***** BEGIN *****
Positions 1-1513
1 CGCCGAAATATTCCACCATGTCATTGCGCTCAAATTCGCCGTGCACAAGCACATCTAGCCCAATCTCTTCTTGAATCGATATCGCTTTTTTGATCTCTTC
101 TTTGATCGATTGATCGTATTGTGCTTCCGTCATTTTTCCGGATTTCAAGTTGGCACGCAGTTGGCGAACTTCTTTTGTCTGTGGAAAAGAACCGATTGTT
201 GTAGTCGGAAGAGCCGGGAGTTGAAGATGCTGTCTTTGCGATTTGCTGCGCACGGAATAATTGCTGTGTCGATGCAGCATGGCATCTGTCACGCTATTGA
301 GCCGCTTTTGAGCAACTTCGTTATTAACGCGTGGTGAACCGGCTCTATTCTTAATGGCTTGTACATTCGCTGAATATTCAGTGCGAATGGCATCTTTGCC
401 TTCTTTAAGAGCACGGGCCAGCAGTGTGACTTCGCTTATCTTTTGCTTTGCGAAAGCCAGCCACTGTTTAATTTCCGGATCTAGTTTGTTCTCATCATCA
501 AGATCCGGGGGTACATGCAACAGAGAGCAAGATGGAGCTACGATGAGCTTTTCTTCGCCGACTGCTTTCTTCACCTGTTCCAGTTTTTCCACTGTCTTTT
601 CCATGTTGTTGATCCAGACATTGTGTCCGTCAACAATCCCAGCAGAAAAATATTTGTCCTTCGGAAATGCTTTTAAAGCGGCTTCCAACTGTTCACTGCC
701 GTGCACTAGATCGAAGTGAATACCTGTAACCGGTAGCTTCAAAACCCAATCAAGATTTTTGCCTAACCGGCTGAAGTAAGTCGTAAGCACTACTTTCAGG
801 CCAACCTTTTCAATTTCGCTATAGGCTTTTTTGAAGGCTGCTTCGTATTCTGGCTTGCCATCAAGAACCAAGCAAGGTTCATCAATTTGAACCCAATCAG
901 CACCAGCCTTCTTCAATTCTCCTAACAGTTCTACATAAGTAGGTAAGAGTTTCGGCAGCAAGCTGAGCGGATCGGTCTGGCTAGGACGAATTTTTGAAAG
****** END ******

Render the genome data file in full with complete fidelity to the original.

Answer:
Positions 1-1513
1 CGCCGAAATATTCCACCATGTCATTGCGCTCAAATTCGCCGTGCACAAGCACATCTAGCCCAATCTCTTCTTGAATCGATATCGCTTTTTTGATCTCTTC
101 TTTGATCGATTGATCGTATTGTGCTTCCGTCATTTTTCCGGATTTCAAGTTGGCACGCAGTTGGCGAACTTCTTTTGTCTGTGGAAAAGAACCGATTGTT
201 GTAGTCGGAAGAGCCGGGAGTTGAAGATGCTGTCTTTGCGATTTGCTGCGCACGGAATAATTGCTGTGTCGATGCAGCATGGCATCTGTCACGCTATTGA
301 GCCGCTTTTGAGCAACTTCGTTATTAACGCGTGGTGAACCGGCTCTATTCTTAATGGCTTGTACATTCGCTGAATATTCAGTGCGAATGGCATCTTTGCC
401 TTCTTTAAGAGCACGGGCCAGCAGTGTGACTTCGCTTATCTTTTGCTTTGCGAAAGCCAGCCACTGTTTAATTTCCGGATCTAGTTTGTTCTCATCATCA
501 AGATCCGGGGGTACATGCAACAGAGAGCAAGATGGAGCTACGATGAGCTTTTCTTCGCCGACTGCTTTCTTCACCTGTTCCAGTTTTTCCACTGTCTTTT
601 CCATGTTGTTGATCCAGACATTGTGTCCGTCAACAATCCCAGCAGAAAAATATTTGTCCTTCGGAAATGCTTTTAAAGCGGCTTCCAACTGTTCACTGCC
701 GTGCACTAGATCGAAGTGAATACCTGTAACCGGTAGCTTCAAAACCCAATCAAGATTTTTGCCTAACCGGCTGAAGTAAGTCGTAAGCACTACTTTCAGG
801 CCAACCTTTTCAATTTCGCTATAGGCTTTTTTGAAGGCTGCTTCGTATTCTGGCTTGCCATCAAGAACCAAGCAAGGTTCATCAATTTGAACCCAATCAG
901 CACCAGCCTTCTTCAATTCTCCTAACAGTTCTACATAAGTAGGTAAGAGTTTCGGCAGCAAGCTGAGCGGATCGGTCTGGCTAGGACGAATTTTTGAAAG